Saturday Morning Rounds
What we're reading
The term "burnout" gets thrown around a lot in medicine these days, and for very good reason - it's an epidemic of incredible cost in terms of money, time, patient outcomes, physician well-being, and most importantly, actual lives. However, much of the conversation around burnout omits a key driver of the phenomenon, and it's paradoxically something we often think of as desirable - a sense of purpose and passion towards one's work. In the author's words:
"While burnout can affect anyone, at any age, in any industry, it’s important to note that there are certain sectors and roles that are at increased risk, and purpose-driven work — that is work people love and feel passionately about — is one of them... A Canadian study analyzed responses from 3,715 employees across 12 organizations and found that employees driven by purpose are significantly more stressed and score lower for well-being, resilience, and self-efficacy than those who are not."
And - no surprise - burnout disproportionately affects not only those in medicine, but women in medicine specifically:
The article goes on to recommend that in response to this crisis, institutions should:
- Mitigate the "always-on" culture that has arisen with new technology
- Teach employees that setting boundaries is okay
- Hold leaders accountable for the well-being of their staff
Which is all great!! We couldn't agree more. However, healthcare institutions are notoriously slow-moving, often don't do anything that would cost money until they're forced to, and have a proven track record of putting the squeeze on providers rather than other entities (insurance companies, drug companies, their own bottom lines, regulatory bodies, EMR companies, etc) whenever change is in the air.
So while there's a lot effort that should be spent fomenting change at an institutional, and even governmental, level, what can you do in the meantime to decrease your risk of burnout and develop some protective assets? The article mentioned the idea of harmonious vs obsessive passion as a key factor that helps determine who will or won't experience burnout in a purpose-driven field, and we will do a deeper dive on the topic in today's "tip of the week" section.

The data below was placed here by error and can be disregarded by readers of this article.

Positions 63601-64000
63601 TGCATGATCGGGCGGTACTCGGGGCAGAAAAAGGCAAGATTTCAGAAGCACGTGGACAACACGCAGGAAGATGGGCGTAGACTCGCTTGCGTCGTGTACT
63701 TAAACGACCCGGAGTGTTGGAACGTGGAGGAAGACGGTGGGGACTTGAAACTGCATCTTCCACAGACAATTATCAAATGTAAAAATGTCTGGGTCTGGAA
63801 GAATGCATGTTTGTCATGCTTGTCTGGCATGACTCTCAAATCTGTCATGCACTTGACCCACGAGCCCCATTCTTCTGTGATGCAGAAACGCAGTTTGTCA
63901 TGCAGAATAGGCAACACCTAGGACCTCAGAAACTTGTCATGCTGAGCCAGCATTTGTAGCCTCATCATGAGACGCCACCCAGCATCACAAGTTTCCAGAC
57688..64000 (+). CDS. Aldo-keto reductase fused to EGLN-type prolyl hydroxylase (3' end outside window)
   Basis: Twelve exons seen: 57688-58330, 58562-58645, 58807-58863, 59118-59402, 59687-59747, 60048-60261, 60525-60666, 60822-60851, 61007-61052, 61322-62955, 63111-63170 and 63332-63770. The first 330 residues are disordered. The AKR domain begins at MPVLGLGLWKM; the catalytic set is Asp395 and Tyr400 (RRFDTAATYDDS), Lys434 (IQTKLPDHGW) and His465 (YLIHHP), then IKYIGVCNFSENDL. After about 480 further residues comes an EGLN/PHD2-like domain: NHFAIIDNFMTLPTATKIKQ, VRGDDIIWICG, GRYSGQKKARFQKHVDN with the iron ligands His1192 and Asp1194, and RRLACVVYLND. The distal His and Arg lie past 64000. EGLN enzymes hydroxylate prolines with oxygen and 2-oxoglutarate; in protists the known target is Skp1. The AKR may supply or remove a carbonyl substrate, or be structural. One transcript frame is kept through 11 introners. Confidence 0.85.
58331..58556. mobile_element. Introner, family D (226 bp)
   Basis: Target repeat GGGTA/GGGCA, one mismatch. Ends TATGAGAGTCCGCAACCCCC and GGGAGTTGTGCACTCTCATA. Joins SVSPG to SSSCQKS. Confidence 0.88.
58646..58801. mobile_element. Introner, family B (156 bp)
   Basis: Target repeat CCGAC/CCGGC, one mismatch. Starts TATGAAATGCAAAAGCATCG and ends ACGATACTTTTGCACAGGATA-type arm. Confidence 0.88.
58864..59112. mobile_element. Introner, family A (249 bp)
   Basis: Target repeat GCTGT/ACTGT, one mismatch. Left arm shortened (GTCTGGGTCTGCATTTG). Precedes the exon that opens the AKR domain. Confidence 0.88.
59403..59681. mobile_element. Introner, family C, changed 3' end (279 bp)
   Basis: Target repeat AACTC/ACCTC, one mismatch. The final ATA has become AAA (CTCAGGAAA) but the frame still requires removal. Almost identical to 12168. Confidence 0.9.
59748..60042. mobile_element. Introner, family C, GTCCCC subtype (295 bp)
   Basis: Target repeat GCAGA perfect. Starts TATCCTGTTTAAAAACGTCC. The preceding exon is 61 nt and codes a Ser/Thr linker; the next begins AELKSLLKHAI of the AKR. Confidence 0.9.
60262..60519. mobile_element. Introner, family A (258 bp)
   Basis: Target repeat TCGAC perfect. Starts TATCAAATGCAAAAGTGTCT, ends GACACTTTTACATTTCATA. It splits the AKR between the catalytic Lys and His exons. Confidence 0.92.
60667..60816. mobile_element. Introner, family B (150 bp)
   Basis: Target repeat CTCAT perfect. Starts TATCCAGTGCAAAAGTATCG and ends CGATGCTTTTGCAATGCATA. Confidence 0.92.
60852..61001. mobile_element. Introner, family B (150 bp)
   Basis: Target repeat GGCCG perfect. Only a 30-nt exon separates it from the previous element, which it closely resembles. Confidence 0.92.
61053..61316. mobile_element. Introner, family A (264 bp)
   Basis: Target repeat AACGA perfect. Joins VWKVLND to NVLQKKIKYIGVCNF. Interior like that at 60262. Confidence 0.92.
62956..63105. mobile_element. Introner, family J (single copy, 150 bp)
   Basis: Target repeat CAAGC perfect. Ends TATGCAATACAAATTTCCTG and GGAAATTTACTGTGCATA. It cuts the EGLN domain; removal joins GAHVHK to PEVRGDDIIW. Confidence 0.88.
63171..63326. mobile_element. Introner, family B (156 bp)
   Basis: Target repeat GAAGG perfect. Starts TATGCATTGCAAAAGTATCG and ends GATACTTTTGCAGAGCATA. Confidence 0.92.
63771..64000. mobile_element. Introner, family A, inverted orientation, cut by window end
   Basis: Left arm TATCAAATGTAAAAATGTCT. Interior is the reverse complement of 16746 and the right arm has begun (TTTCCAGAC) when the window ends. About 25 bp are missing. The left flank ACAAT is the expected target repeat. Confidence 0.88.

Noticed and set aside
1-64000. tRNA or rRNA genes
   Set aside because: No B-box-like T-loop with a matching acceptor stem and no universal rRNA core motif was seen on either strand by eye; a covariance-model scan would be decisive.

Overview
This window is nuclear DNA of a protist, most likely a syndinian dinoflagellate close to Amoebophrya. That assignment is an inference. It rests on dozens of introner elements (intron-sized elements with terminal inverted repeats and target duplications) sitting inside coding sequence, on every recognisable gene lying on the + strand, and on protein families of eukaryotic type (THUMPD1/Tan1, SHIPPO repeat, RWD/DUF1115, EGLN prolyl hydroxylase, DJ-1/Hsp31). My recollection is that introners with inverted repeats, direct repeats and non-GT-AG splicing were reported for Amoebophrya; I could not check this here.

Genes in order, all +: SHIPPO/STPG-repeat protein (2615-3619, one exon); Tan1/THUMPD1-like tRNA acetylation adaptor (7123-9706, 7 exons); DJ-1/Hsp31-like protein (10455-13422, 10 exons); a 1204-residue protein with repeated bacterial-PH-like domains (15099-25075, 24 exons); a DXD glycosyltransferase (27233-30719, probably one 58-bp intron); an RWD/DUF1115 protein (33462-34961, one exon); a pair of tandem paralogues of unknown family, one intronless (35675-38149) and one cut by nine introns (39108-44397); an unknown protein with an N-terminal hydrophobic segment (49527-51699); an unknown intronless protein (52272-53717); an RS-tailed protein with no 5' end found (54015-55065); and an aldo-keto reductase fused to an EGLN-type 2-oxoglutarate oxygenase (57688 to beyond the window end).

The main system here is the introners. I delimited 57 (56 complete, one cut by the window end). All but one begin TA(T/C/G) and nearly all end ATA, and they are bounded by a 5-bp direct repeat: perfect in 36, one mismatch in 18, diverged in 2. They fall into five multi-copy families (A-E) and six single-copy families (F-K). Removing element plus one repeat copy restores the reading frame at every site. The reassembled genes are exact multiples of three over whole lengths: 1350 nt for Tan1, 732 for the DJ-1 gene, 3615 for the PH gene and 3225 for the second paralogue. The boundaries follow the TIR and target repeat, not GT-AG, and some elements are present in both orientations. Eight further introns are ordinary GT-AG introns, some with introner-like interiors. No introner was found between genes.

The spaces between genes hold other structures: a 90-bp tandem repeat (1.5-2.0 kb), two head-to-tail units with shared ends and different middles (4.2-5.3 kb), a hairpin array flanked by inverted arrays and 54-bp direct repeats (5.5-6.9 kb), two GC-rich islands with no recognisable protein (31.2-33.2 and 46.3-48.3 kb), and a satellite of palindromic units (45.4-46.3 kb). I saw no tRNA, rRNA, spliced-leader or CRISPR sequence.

BBMD tip of the week
- A sense of control
- High levels of "flow" when engaging in the work
- Positive self-concept (one feels good about oneself) while working
- Work is in harmony with other activities in life
Obsessive passion, on the other hand, is characterized by:
- Uncontrollable urge to engage in work
- Conflict between one's passion and other areas in one's life
- Work forms a large part of one's unstable and negative self-concept
While Scott's article mentions a myriad of ways to increase harmonious passion and decrease obsessive passion, we're going to focus today on one method that we spend some time on in our Lifestyle Design curriculum - the language you use with yourself.
Every single one of our 1:1 coaching clients has used one of the following terms in their first session:
- "I need to..."
- "I should..."
- "I have to..."
- "I've gotta..."
Whenever we hear these phrases, and especially the first time we hear them, we introduce a new term that we like to call "should-ing all over yourself." We don't say that because we enjoy potty humor - we say it because it's direly important that we take this opportunity to shock you out of your default state and create a new neural pathway. Why is it so important? While these phrases might seem innocuous at first glance, humans are verbal animals, which means that words create our reality and especially our psychology. And this particular pattern of language (a) complete saps one's sense of agency, (b) increases learned helplessness, and most importantly in this particular context (c) feeds an extrinsic rather than intrinsic sense of motivation. Our simple hack is to give our clients a homework assignment - we ask them to count every time they use these terms between the first and second sessions, and to try to replace them with ones like:
- "I want to..."
- "It's important to me that I..."
- "I'm excited to..."
- "I'm going to..."
If you really want to take it a step further, you can switch a piece of jewelry (bracelet, ring, watch, etc) to a new finger or wrist every time you use the terms - you'll be amazed at how much awareness this builds and how quickly your self-talk changes. Making this seemingly small change has been the single most effective method that we've seen to decrease obsessive passion, increase harmonious passion, and rekindle a sense of control over one's life in our clients.
As always, please let us know your requests and suggestions on Twitter. Which section above is your favorite? What do you want more or less of? Just send a tweet to @BossB_MD and put #SaturdayMorningRounds in there so we can find it.